Leg restraint was achieved by placing the distal femur through a small wire ring (diameter 1·5 mm) clamped in a manipulator. This arrangement allowed tarsus and tibia to move freely but the femur was held high enough to prevent the tarsus from contacting the wheel. The tarsus was not provided with a substrate; this omission was necessary in order to avoid the disruption caused by the tendency of adjacent legs to grasp such a support instead of the wheel, a tendency which itself reflects the phenomenon to be investigated.
Motion was imposed on a leg by loosely attaching the distal femur to a balsawood arm connected to a pen-motor (Brush Co.). The femur was held high enough to prevent tarsus contact with the wheel while the pen-motor rotated the leg forward and backward around the coxo-thoracic joint. The vertical axis of rotation for the balsawood arm was positioned directly over this joint. The axis of normal joint rotation is slightly inclined from vertical (Graham & Wendler, 1981), but it was necessary to use a vertical axis in order to prevent the apparatus from interfering with the measurement of leg position. This arrangement sufficed to move the tarsus in a horizontal arc just above the substrate and within its normal path during stepping.
Modification of sensory input centred on two sets of mechanoreceptive hairs: (1) four hair rows located on the caudal surface of the coxa (Baessler, 1965) and (2) hairplates cxHPv and cxHPd located on the cranial margin of the coxa (Wendler, 1964 : here, the labels trHP, cxHPv, and cxHPd are introduced to replace the original designations BF1, BF2, and BF3 of Wendler, 1964; this change is made for the sake of clarity and increased uniformity of terminology, e.g. Pringle, 1938; Pflueger, Braeunig & Hustert, 1981). Depending on joint position, individual hairs in each set are successively covered and deflected by folds of joint membrane. Retraction of the coxa increases the number of deflected hairs in the hair rows; protraction does the same for the hairplates. Phasic input from these hairs was eliminated by first exposing the full set of hairs and then applying a thin layer of wax/rosin mixture to fix the hairs in an upright position. This method necessarily introduced a potential mechanical impediment to the normal movement of the joint.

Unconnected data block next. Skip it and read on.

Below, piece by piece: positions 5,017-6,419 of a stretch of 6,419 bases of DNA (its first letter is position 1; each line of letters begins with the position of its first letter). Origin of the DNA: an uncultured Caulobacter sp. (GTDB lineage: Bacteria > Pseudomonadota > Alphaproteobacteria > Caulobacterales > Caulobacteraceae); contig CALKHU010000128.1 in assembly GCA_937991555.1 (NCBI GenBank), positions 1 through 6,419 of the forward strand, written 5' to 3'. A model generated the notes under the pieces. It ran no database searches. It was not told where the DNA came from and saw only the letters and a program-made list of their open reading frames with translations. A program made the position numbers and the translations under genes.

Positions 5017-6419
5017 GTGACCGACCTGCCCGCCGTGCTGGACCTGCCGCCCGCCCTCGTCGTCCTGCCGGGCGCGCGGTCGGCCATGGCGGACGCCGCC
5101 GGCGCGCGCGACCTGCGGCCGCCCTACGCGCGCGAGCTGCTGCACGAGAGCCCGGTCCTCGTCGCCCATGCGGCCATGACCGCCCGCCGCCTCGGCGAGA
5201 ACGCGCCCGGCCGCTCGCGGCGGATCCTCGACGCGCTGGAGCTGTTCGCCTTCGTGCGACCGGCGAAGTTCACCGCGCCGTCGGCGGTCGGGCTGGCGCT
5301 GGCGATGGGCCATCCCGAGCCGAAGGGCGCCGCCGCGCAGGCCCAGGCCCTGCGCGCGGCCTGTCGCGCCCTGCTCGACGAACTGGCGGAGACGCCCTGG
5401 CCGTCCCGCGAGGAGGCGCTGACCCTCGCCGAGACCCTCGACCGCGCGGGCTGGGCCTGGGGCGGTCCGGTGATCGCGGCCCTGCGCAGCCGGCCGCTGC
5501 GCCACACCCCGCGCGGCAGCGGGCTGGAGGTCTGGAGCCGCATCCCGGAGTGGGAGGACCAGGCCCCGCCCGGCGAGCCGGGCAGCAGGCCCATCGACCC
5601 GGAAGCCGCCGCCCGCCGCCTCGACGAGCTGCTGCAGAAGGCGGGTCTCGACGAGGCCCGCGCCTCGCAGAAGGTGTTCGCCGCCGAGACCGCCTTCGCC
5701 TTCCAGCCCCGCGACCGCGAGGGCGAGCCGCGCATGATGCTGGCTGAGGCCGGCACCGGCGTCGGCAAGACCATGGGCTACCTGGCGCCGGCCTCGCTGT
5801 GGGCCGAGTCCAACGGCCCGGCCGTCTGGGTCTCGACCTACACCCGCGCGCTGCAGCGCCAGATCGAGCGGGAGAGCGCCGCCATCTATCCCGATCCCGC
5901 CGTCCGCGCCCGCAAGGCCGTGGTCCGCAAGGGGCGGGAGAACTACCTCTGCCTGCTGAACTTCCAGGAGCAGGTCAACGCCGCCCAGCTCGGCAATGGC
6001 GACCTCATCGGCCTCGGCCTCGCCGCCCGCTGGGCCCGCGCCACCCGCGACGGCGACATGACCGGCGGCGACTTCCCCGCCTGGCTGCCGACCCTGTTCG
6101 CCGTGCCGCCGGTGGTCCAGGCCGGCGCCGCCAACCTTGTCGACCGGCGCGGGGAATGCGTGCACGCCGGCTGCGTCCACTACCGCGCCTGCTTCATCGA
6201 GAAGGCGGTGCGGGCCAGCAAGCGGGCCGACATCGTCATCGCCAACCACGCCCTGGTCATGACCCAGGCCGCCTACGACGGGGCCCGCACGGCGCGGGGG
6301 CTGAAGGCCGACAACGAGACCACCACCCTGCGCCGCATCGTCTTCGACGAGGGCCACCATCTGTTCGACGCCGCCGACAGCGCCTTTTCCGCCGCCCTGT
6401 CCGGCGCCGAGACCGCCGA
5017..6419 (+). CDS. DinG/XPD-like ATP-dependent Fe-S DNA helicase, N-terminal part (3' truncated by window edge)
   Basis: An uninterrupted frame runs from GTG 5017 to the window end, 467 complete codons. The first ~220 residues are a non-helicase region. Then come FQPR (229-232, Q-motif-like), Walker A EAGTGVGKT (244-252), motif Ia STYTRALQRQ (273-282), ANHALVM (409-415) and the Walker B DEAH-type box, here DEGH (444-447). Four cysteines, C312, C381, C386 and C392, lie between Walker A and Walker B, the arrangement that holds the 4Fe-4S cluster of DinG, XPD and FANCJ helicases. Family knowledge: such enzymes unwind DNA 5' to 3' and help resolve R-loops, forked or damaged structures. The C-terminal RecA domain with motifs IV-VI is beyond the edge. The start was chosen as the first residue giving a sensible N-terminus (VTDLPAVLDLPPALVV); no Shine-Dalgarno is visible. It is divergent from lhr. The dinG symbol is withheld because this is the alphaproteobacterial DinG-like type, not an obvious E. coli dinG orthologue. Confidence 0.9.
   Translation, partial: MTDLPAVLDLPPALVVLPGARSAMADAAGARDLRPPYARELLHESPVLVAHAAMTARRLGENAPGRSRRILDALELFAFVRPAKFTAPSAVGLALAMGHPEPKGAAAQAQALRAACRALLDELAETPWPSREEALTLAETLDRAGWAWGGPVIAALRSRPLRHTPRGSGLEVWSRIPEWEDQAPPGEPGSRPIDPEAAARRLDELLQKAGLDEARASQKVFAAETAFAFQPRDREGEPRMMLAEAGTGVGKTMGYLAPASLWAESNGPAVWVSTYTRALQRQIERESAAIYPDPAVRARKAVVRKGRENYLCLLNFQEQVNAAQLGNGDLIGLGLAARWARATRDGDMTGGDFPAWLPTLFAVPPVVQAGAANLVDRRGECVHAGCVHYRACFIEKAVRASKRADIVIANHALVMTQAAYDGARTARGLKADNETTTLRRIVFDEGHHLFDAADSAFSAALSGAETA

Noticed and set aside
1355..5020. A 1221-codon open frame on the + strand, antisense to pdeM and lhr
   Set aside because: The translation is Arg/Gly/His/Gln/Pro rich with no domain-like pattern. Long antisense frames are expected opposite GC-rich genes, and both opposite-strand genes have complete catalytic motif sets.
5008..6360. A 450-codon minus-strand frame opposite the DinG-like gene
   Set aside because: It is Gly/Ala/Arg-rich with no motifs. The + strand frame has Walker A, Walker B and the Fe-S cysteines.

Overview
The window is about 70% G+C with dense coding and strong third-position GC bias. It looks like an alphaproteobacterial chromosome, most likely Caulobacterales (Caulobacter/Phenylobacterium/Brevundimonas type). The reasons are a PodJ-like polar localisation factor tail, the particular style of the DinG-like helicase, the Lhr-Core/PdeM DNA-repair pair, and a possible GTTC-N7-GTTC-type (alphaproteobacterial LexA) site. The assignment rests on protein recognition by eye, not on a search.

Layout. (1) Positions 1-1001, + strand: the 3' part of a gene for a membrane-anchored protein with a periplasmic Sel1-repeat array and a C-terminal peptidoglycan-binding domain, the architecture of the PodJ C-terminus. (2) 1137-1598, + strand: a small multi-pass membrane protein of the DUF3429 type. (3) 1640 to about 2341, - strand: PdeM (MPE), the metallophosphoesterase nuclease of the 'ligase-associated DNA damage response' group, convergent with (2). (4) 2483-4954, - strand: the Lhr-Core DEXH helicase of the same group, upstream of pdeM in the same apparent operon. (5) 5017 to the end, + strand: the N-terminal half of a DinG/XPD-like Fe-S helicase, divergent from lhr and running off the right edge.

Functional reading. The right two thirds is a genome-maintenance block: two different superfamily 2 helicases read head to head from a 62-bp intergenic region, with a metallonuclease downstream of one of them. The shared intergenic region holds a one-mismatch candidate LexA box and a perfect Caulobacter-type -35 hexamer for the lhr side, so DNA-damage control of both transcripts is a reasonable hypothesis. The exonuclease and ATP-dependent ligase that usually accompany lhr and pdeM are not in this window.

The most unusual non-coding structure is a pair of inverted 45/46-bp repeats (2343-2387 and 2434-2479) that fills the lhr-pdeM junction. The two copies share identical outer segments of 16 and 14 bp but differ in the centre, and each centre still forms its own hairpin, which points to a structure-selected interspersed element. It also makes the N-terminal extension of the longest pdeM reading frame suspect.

The results presented here focus primarily on factors influencing the endpoint of leg protraction. A secondary theme concerns consequences of this spatial coordination for other step parameters. Three types of results will be presented in turn: (1) the results of a regression analysis applied to data from intact, unrestrained animals - an analysis which examined naturally occurring variation in protraction endpoint; (2) changes in protraction endpoint caused by restraining one leg or by subjecting it to sinusoidal movement; and (3) results of modifying sensory inputs from leg proprioceptors thought to mediate these effects.
The regression analysis began with a number of spatial and temporal parameters in a search for regular features of stick insect walking. The clearest result of this search concerned step by step variation in protraction endpoints. The initial finding was a positive correlation between protraction endpoint and its starting position (= endpoint of the preceding retraction).
For the front legs, this was the most common relation but it was not very consistent. Correlation coefficients reached 0·77 but were under 0·40 in most cases and were not significant for about a third of the walks examined.